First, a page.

Financial services firms are preparing for the incoming Basel 3.1 rules. Paul Cook and Sonam Nawani explain our survey results – highlighting where firms are in their compliance journey, areas needing more focus, and core challenges across the industry.
Contents

Basel 3.1 is at a near-final implementation stage – policy statement 17/23 is the first of two papers from the PRA. This one looks at scope and levels of application, market risk, credit valuation adjustment, operational risk, Pillar 2, and currency redenomination. The second paper, due in Q2 2024, will look at credit risk (standardised and internal ratings-based approach), credit-risk mitigation, output floor, Pillar 3 disclosures, and reporting.

The PRA is waiting for HM Treasury to legally revoke the Capital Requirements Regulation (CRR) before it can update the relevant sections in the PRA rulebook. The regulator will soon publish all final policies, rules, and technical standards in a single policy statement. 

For financial services firms this means a wave of technical updates, mapping their financial and non-financial data to new and revised sets of regulatory returns, updating internal regulatory documentation, and market disclosures.

To understand how in-scope firms are navigating the changes, we surveyed 33 banks and building societies of different sizes and complexities. We also posed the same questions to close to 200 in our recent technical webinar.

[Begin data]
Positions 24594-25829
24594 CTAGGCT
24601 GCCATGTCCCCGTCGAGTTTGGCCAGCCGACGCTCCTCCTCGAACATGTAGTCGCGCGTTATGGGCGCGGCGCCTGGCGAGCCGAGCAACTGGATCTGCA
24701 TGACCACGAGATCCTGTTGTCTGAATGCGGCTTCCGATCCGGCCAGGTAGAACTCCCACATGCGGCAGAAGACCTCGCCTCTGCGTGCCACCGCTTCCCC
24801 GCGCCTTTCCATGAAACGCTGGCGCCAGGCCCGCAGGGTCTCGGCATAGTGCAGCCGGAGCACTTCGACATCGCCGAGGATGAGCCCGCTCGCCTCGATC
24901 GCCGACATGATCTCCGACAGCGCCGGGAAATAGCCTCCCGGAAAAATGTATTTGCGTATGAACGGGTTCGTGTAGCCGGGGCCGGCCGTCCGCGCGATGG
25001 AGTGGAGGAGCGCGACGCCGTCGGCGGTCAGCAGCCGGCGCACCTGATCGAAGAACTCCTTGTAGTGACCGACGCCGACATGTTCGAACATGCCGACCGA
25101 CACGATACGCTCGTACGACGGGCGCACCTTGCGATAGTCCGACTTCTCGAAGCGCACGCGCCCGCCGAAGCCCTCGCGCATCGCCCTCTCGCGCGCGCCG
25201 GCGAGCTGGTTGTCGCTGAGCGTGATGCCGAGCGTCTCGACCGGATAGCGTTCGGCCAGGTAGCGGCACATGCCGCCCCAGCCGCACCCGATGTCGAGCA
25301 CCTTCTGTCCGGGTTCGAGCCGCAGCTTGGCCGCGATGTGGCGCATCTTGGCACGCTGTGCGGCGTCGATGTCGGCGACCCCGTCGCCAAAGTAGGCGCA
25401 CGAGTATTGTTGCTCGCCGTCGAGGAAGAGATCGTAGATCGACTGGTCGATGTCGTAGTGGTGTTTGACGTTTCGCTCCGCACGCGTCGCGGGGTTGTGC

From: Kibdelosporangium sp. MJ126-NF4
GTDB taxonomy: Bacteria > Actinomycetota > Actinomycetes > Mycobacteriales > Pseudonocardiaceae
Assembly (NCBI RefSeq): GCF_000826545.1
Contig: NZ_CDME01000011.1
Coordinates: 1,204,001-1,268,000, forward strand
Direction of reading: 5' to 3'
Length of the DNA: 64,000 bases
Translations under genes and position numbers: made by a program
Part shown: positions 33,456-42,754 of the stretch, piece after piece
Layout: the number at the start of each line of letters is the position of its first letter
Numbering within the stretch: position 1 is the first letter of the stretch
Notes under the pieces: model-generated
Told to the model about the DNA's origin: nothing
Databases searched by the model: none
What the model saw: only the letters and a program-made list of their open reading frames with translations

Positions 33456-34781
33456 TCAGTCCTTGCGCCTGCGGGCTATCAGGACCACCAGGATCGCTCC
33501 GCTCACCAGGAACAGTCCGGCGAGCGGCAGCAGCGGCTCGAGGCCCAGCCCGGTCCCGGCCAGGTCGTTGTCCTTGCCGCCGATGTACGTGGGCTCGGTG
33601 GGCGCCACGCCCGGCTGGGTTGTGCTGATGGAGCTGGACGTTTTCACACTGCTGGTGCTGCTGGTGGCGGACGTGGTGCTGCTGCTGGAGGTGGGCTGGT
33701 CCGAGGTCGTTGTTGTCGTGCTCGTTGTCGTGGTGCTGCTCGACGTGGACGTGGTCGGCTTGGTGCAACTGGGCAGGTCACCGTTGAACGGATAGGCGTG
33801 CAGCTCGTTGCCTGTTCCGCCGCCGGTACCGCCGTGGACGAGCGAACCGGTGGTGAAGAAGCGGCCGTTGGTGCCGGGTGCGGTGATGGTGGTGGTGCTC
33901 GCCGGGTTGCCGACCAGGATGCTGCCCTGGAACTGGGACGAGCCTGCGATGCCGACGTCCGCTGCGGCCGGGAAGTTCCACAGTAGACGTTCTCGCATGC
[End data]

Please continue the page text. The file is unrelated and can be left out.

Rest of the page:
Key takeaways

  • 60.6% have begun an impact assessment
  • 43.3% named credit risk as the most impacted factor
  • 63.7% are considering changes to product offerings
  • 46.9% need additional resources to comply and implement the Basel 3.1 standards requirements
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Basel 3.1: the PRA issues partial, near-final rules

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Where are firms now?

With the initial implementation date delayed by six months and final rules on a variety of areas still pending, and the PRA foreseeing the need for subsequent clarification papers, a lot of firms feel unsure about what to do.

Some have carried out impact assessments based on the guidance provided within supervisory statement SS and consultation paper CP 16/22, knowing that this is a complex task which requires a detailed assessment, regular catch ups with a variety of stakeholders, and assurance over the implementation programme. Others are waiting for the final rules before doing their assessment and implementation back-to-back.

Most firms – 60.6%  – have started working on impact assessments and planning, with a third still at the reviewing stage of the requirements. There are, however, a significant minority of firms, 6.1%, either waiting for clarity from the PRA or in the early stages of planning.